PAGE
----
As a reviewer, I feel it’s my responsibility to be upfront with any original sin that may influence your decision to see a particular show. Closer followers of Broadway know that when “Tootsie” debuted, it had its share of critics for a host of reasons. I fall somewhere in the middle of most of them, but my largest criticism of the show is potentially an existential one.
“Escape to Margaritaville,” now playing at the Dr. Phillips Center for the Performing Arts, bundles the songs of Jimmy Buffett with a light story of romance and finding one’s purpose in life.
Les Miserables, Victor Hugo’s novel documenting the conditions of early 1800s France as it struggled with poverty and that relatively new idea of democracy, was adapted into a musical with legions of fans who return to the story of Jean Valjean, Cosette, Marius and the revolutionary students of Paris over and over again.
Whether this is your first time seeing the show or your 100th, the US Touring production has arrived at the Dr. Phillips Center for the Performing Arts, bringing with it new ideas of its own.
If you’re of a certain age, or have listened to an oldies radio station in the last 20 years, there’s a very good chance you know the songs of Frankie Valli and the Four Seasons.
The “Jersey Boys” musical covers decades of time from the creation of the music group, their chart topping songs, concert tours, and eventual falling apart. A story that could write itself if it wasn’t also true.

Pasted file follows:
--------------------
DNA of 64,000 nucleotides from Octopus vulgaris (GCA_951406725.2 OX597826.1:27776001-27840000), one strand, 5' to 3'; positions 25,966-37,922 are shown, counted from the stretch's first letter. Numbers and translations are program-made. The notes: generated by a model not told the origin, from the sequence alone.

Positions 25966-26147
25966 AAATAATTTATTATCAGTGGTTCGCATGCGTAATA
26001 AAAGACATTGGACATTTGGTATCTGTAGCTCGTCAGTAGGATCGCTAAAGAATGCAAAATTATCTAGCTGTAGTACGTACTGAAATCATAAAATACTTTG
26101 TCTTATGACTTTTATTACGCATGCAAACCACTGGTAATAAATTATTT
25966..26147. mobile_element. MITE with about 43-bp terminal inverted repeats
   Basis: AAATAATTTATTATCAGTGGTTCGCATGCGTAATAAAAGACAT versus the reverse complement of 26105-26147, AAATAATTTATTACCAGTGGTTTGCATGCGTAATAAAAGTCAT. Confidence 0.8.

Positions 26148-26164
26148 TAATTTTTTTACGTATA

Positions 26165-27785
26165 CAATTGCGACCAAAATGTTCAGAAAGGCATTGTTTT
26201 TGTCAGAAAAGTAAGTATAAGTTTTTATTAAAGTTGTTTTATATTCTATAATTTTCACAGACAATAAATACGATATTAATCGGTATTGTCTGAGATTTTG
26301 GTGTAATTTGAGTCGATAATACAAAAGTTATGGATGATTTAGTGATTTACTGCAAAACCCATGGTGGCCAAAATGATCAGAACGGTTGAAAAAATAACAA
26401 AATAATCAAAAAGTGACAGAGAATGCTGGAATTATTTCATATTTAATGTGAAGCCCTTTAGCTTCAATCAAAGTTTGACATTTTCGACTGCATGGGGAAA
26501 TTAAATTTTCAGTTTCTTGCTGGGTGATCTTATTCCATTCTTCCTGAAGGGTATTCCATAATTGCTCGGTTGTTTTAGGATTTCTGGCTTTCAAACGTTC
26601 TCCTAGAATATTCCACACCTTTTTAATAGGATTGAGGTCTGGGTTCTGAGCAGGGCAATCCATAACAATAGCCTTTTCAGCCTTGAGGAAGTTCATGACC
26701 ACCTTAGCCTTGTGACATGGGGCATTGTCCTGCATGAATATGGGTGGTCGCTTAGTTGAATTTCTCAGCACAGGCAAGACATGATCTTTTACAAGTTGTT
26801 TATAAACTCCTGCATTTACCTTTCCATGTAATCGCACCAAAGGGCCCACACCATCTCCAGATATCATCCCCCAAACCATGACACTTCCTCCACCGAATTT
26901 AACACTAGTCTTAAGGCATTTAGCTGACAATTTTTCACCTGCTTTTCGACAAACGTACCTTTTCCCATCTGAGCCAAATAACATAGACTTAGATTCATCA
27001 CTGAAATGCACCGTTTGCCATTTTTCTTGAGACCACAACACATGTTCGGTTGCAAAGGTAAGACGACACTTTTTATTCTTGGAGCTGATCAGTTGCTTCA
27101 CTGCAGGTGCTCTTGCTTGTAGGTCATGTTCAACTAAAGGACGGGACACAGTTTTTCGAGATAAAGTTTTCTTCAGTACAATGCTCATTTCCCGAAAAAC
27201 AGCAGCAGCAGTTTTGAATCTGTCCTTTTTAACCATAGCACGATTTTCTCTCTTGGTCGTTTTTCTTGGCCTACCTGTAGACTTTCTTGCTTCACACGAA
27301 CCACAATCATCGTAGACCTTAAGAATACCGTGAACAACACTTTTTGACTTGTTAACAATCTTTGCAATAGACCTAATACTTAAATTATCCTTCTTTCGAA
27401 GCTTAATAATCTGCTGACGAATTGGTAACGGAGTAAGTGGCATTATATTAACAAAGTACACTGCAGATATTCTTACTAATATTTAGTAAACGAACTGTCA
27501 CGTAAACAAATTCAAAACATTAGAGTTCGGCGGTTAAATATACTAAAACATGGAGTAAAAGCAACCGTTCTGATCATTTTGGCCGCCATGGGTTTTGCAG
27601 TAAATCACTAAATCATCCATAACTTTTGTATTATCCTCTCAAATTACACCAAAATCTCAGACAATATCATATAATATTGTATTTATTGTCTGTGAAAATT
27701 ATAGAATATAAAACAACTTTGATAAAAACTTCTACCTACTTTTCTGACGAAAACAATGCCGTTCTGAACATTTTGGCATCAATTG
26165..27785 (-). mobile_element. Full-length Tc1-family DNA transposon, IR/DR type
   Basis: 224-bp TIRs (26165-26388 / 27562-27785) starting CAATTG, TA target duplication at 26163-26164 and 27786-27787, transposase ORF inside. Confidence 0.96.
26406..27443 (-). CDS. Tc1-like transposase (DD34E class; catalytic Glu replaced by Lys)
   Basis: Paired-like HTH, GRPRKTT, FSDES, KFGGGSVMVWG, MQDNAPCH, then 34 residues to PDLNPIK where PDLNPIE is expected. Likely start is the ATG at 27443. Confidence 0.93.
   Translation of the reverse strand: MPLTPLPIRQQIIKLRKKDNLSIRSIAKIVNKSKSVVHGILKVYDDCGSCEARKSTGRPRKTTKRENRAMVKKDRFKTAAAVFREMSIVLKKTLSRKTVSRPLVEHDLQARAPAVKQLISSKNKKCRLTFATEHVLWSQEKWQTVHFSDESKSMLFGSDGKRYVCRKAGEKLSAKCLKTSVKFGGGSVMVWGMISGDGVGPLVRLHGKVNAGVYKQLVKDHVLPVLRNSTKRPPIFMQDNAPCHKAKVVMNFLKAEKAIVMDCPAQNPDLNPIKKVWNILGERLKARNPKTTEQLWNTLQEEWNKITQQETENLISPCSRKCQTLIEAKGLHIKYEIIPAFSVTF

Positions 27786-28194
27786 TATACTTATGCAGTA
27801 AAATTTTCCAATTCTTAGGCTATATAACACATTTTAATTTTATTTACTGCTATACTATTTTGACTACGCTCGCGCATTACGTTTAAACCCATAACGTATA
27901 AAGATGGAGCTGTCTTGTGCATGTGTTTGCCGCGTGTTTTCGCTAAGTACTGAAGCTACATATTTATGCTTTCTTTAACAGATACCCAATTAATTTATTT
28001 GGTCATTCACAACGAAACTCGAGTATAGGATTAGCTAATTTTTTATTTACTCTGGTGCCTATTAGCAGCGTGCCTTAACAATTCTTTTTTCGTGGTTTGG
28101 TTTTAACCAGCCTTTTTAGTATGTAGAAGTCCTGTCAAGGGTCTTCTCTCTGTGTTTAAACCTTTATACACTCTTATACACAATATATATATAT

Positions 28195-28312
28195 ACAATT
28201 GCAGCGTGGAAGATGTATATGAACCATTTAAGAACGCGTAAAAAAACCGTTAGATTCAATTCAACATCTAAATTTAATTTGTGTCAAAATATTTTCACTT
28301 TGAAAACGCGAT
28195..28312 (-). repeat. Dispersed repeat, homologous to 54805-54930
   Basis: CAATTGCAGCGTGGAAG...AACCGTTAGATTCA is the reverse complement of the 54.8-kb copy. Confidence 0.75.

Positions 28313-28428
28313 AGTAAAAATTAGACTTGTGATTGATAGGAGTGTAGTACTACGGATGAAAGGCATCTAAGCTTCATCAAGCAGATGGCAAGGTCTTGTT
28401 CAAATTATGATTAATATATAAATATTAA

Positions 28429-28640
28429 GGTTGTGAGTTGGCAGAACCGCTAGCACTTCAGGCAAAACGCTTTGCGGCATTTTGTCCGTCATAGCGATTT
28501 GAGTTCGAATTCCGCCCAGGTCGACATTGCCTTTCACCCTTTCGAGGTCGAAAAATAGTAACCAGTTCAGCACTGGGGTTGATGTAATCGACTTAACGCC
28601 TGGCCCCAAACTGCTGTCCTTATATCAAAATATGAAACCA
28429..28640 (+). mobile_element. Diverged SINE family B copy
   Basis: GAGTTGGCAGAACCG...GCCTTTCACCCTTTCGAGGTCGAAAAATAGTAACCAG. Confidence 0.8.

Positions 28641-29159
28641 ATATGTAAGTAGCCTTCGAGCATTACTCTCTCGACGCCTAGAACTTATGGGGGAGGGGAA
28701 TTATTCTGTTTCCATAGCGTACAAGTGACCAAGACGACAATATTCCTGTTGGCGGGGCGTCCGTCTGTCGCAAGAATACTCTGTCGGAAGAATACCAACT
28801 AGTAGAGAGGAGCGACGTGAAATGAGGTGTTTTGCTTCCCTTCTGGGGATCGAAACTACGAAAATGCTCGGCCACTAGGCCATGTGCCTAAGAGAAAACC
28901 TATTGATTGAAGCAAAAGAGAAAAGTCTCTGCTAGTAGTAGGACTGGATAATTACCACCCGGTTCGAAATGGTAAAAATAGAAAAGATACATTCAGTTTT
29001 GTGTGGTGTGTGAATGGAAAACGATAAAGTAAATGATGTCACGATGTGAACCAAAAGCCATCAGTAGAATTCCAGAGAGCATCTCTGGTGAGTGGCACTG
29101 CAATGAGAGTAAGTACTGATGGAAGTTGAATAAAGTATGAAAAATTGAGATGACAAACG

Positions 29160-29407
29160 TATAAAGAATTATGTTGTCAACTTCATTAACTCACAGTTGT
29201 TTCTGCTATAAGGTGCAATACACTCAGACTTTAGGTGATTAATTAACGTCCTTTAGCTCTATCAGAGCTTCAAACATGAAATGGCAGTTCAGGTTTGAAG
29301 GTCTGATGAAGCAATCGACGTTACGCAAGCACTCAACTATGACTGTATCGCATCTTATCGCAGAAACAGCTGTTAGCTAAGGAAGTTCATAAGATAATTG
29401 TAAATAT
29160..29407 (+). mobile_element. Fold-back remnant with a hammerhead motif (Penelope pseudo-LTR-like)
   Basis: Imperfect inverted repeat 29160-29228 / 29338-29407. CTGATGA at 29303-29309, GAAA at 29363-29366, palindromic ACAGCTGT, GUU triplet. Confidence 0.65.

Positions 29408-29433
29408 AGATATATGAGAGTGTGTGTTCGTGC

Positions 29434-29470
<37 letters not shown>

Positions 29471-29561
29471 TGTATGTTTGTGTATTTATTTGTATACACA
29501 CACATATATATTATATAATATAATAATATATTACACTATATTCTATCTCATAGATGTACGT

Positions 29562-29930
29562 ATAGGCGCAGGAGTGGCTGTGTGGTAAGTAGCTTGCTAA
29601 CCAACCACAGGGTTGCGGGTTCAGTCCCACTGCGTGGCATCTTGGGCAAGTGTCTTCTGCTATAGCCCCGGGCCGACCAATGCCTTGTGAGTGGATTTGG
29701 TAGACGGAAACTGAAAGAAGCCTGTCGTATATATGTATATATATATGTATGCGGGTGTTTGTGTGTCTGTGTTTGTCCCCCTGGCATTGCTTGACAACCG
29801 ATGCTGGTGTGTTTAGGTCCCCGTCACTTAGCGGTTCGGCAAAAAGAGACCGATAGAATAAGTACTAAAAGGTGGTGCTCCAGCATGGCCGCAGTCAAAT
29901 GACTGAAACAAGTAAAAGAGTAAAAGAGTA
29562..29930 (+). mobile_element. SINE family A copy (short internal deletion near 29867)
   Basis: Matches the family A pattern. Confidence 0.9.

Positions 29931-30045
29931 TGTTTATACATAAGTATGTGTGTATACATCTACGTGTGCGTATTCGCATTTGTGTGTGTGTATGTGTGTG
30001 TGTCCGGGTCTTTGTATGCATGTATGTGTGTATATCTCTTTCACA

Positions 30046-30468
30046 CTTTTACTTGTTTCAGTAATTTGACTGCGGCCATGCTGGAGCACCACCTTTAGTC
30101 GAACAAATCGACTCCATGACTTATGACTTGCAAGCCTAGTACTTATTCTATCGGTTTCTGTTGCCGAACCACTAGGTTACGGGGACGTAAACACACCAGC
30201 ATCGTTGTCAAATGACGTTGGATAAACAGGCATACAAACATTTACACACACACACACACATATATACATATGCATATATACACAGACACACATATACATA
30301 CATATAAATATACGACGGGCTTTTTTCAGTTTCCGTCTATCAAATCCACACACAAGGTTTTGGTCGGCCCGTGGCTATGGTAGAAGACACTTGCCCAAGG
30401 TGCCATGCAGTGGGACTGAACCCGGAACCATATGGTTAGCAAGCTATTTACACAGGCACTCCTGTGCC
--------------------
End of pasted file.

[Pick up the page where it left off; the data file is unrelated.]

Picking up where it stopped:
A touring production of the musical just pulled into the Dr. Phillips Center and we were invited to opening night.
While leading the kitchen at Walt Disney World’s Flying Fish Cafe, Chef Tim Keating elevated the Boardwalk Inn restaurant into a must-do experience. When the cafe closed for refurbishment, Keating took that opportunity to take over the kitchen at Urbain 40 in Dr Phillips’ Restaurant Row, and he is presently focused on giving it the same makeover.
We were invited to enjoy a tasting menu and judge for ourselves how far Chef Keating has come in his first six months in the role.
Hyatt Regency Grand Cypress is just a stones throw from Walt Disney World, making it a popular destination for tourists, conventions, and golfers. It also has a new restaurant that might help it make a name for itself in culinary circles as well.
The LakeHouse restaurant is a new dining concept that offers upscale breakfast, lunch, and dinner options, along with cocktails, in a beautiful setting that takes full advantage of all the beauty that Florida has to offer.
In my younger days, the circus coming to town meant the promise of three rings of spectacular entertainment, buckets of popcorn, and dreams of running away from home to be a part of the show. The performers seemed larger than life, attempting feats of strength and bravery that few would even dare. When you needed a little relief, the clowns were there to cheer you up. I get all sniffly with nostalgia just thinking about it.
Today the Ringling Bros. and Barnum and Bailey Circus attempts to keep that nostagia alive with its show “Legends.” Combining a variety of acts from around the globe, Ringling Bros. has shrunk the show from 3 rings to 1 (well one and a half). There’s not as much to see, but what you do see is high quality.
An all-new interactive theatrical experience called The Republic has just opened in Orlando. This immersive show enrolls audience members into the story in a way completely unique to the theater world.
The Republic ‘beta-tested’ at Orlando Fringe and drew acclaim for with a Best Show award and sold out performances. It has now moved into regular performances with 30 attendees a night participating in the show.